German prosecutors investigate former Volkswagen boss
German prosecutors Monday opened an investigation against former Volkswagen CEO Martin Winterkorn to establish what his role was in the emissions-rigging scandal that has shaken the world’s largest automaker.
The investigation will concentrate on the suspicion of fraud committed through the sale of vehicles with manipulated emissions data, and aims to determine who was responsible, prosecutors in Braunschweig said.
In the German system, anyone can file a criminal complaint with prosecutors, who are then obliged to examine it and decide whether there is enough evidence to open a formal investigation.
In this case, following the revelations about the rigged tests, prosecutors in Braunschweig, near VW’s headquarters in Wolfsburg, received about a dozen complaints, including one from Volkswagen itself, said spokeswoman Julia Meyer.
She said it was too early to say if and when prosecutors may try to interview Winterkorn himself, and that she did not know whether he already had an attorney to represent him.
She said at this stage, she could not estimate how long the investigation would last.
“This is a very broad case and in other such investigations, it has taken many months, sometimes years,” she said.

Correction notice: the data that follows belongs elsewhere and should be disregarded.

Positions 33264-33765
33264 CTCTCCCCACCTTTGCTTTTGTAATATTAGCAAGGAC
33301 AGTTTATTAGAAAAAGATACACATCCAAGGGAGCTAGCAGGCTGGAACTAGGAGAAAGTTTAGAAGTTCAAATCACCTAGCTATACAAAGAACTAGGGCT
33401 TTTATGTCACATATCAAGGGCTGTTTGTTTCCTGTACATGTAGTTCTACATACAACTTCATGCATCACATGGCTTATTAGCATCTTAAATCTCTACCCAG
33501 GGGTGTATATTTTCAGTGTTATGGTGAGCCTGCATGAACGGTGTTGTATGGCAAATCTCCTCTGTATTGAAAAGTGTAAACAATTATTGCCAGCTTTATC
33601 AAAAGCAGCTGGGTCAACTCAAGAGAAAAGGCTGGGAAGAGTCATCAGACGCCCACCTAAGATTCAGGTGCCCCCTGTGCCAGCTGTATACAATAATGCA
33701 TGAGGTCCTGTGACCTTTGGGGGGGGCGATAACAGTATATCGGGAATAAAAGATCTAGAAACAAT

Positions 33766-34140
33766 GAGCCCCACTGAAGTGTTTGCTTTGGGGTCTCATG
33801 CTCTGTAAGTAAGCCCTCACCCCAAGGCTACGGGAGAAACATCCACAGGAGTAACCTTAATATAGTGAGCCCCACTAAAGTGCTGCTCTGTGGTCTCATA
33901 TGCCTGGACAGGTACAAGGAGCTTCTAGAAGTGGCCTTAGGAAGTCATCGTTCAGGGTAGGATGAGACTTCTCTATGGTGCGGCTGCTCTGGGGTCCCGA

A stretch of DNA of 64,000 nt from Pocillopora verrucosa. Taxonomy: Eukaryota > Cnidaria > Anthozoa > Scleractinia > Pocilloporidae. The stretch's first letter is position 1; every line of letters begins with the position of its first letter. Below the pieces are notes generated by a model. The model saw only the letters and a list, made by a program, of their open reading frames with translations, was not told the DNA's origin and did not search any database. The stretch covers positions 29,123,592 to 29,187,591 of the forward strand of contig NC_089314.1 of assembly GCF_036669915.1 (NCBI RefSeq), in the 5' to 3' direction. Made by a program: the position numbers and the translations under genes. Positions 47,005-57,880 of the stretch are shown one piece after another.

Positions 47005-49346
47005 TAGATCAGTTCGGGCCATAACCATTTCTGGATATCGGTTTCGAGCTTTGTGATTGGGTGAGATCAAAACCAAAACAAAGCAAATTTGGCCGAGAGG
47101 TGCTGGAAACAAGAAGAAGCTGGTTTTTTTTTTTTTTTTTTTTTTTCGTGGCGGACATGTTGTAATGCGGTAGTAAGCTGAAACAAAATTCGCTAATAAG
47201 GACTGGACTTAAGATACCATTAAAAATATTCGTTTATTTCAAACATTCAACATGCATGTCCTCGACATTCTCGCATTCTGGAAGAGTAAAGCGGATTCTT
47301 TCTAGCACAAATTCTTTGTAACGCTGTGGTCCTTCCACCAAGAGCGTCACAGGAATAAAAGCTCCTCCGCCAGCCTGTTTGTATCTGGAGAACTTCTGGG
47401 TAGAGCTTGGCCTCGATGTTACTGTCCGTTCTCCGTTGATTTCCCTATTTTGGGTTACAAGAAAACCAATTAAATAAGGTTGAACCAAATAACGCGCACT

Winterkorn, Volkswagen’s CEO since 2007, resigned Wednesday – days after the world’s top-selling carmaker admitted it had rigged diesel emissions to pass U.S. tests during his tenure. He said that he was going “in the interests of the company even though I am not aware of any wrongdoing on my part.”
Under German law, it is not possible to bring charges against a company, only against individuals. Meyer would not elaborate on specifics of the investigation, and it wasn’t clear what Winterkorn’s suspected role might be. There was no immediate comment from Volkswagen on the prosecutors’ decision.
Fraud can carry a prison sentence of up to 10 years in Germany.
The head of VW’s Porsche division, Matthias Mueller, was appointed Friday as Volkswagen’s new CEO. He promised to do everything to win back the public’s trust.
The company has admitted it used a piece of engine software to cheat on diesel-car emissions tests in the U.S. It will have to fix programming it has said is in some 11 million cars worldwide, far more than the 482,000 originally identified by U.S. authorities.